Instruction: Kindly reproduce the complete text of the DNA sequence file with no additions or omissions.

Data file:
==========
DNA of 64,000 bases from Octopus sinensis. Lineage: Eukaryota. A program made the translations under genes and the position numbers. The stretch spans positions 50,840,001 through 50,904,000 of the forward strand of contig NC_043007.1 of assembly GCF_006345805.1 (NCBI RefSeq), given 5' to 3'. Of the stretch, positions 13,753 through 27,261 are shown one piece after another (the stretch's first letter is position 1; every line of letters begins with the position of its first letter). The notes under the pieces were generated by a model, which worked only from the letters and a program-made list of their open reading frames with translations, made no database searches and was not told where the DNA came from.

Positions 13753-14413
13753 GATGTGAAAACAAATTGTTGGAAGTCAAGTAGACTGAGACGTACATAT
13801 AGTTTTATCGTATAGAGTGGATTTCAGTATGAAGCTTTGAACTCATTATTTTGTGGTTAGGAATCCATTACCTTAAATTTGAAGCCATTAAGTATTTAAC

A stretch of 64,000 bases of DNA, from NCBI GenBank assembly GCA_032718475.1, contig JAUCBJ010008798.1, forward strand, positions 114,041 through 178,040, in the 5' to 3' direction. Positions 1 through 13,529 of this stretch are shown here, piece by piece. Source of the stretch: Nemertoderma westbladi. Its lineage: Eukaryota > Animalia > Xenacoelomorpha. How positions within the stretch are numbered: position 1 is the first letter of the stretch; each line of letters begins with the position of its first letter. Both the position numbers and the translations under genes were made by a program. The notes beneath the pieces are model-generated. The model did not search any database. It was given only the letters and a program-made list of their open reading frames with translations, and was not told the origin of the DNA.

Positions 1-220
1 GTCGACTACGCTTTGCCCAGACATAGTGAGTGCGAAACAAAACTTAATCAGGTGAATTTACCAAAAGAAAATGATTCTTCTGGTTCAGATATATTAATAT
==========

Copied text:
DNA of 64,000 bases from Octopus sinensis. Lineage: Eukaryota. A program made the translations under genes and the position numbers. The stretch spans positions 50,840,001 through 50,904,000 of the forward strand of contig NC_043007.1 of assembly GCF_006345805.1 (NCBI RefSeq), given 5' to 3'. Of the stretch, positions 13,753 through 27,261 are shown one piece after another (the stretch's first letter is position 1; every line of letters begins with the position of its first letter). The notes under the pieces were generated by a model, which worked only from the letters and a program-made list of their open reading frames with translations, made no database searches and was not told where the DNA came from.

Positions 13753-14413
13753 GATGTGAAAACAAATTGTTGGAAGTCAAGTAGACTGAGACGTACATAT
13801 AGTTTTATCGTATAGAGTGGATTTCAGTATGAAGCTTTGAACTCATTATTTTGTGGTTAGGAATCCATTACCTTAAATTTGAAGCCATTAAGTATTTAAC

A stretch of 64,000 bases of DNA, from NCBI GenBank assembly GCA_032718475.1, contig JAUCBJ010008798.1, forward strand, positions 114,041 through 178,040, in the 5' to 3' direction. Positions 1 through 13,529 of this stretch are shown here, piece by piece. Source of the stretch: Nemertoderma westbladi. Its lineage: Eukaryota > Animalia > Xenacoelomorpha. How positions within the stretch are numbered: position 1 is the first letter of the stretch; each line of letters begins with the position of its first letter. Both the position numbers and the translations under genes were made by a program. The notes beneath the pieces are model-generated. The model did not search any database. It was given only the letters and a program-made list of their open reading frames with translations, and was not told the origin of the DNA.

Positions 1-220
1 GTCGACTACGCTTTGCCCAGACATAGTGAGTGCGAAACAAAACTTAATCAGGTGAATTTACCAAAAGAAAATGATTCTTCTGGTTCAGATATATTAATAT